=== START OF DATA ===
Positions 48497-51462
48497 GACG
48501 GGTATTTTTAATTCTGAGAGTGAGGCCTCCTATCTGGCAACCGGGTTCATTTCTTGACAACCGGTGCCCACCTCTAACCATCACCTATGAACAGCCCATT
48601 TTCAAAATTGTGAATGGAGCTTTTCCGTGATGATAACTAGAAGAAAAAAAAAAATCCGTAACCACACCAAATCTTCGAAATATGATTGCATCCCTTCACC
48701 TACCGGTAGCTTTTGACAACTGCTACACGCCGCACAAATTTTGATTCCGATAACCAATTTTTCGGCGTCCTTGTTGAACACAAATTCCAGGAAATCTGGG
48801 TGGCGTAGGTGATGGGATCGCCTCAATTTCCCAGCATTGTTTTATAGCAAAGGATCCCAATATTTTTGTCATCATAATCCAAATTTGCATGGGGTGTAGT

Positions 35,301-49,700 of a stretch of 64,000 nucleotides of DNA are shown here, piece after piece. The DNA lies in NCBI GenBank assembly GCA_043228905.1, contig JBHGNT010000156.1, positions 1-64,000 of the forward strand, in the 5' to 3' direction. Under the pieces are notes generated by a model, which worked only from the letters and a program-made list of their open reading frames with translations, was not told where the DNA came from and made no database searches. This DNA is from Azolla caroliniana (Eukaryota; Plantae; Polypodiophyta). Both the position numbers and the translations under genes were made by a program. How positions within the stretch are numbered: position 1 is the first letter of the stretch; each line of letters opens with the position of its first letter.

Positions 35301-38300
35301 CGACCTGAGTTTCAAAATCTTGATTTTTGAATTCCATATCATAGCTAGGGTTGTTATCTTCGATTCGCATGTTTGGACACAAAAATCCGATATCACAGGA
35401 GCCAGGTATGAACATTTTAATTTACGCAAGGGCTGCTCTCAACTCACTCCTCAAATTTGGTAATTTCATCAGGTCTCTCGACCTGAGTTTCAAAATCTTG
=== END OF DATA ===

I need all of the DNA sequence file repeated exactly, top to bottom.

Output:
Positions 48497-51462
48497 GACG
48501 GGTATTTTTAATTCTGAGAGTGAGGCCTCCTATCTGGCAACCGGGTTCATTTCTTGACAACCGGTGCCCACCTCTAACCATCACCTATGAACAGCCCATT
48601 TTCAAAATTGTGAATGGAGCTTTTCCGTGATGATAACTAGAAGAAAAAAAAAAATCCGTAACCACACCAAATCTTCGAAATATGATTGCATCCCTTCACC
48701 TACCGGTAGCTTTTGACAACTGCTACACGCCGCACAAATTTTGATTCCGATAACCAATTTTTCGGCGTCCTTGTTGAACACAAATTCCAGGAAATCTGGG
48801 TGGCGTAGGTGATGGGATCGCCTCAATTTCCCAGCATTGTTTTATAGCAAAGGATCCCAATATTTTTGTCATCATAATCCAAATTTGCATGGGGTGTAGT

Positions 35,301-49,700 of a stretch of 64,000 nucleotides of DNA are shown here, piece after piece. The DNA lies in NCBI GenBank assembly GCA_043228905.1, contig JBHGNT010000156.1, positions 1-64,000 of the forward strand, in the 5' to 3' direction. Under the pieces are notes generated by a model, which worked only from the letters and a program-made list of their open reading frames with translations, was not told where the DNA came from and made no database searches. This DNA is from Azolla caroliniana (Eukaryota; Plantae; Polypodiophyta). Both the position numbers and the translations under genes were made by a program. How positions within the stretch are numbered: position 1 is the first letter of the stretch; each line of letters opens with the position of its first letter.

Positions 35301-38300
35301 CGACCTGAGTTTCAAAATCTTGATTTTTGAATTCCATATCATAGCTAGGGTTGTTATCTTCGATTCGCATGTTTGGACACAAAAATCCGATATCACAGGA
35401 GCCAGGTATGAACATTTTAATTTACGCAAGGGCTGCTCTCAACTCACTCCTCAAATTTGGTAATTTCATCAGGTCTCTCGACCTGAGTTTCAAAATCTTG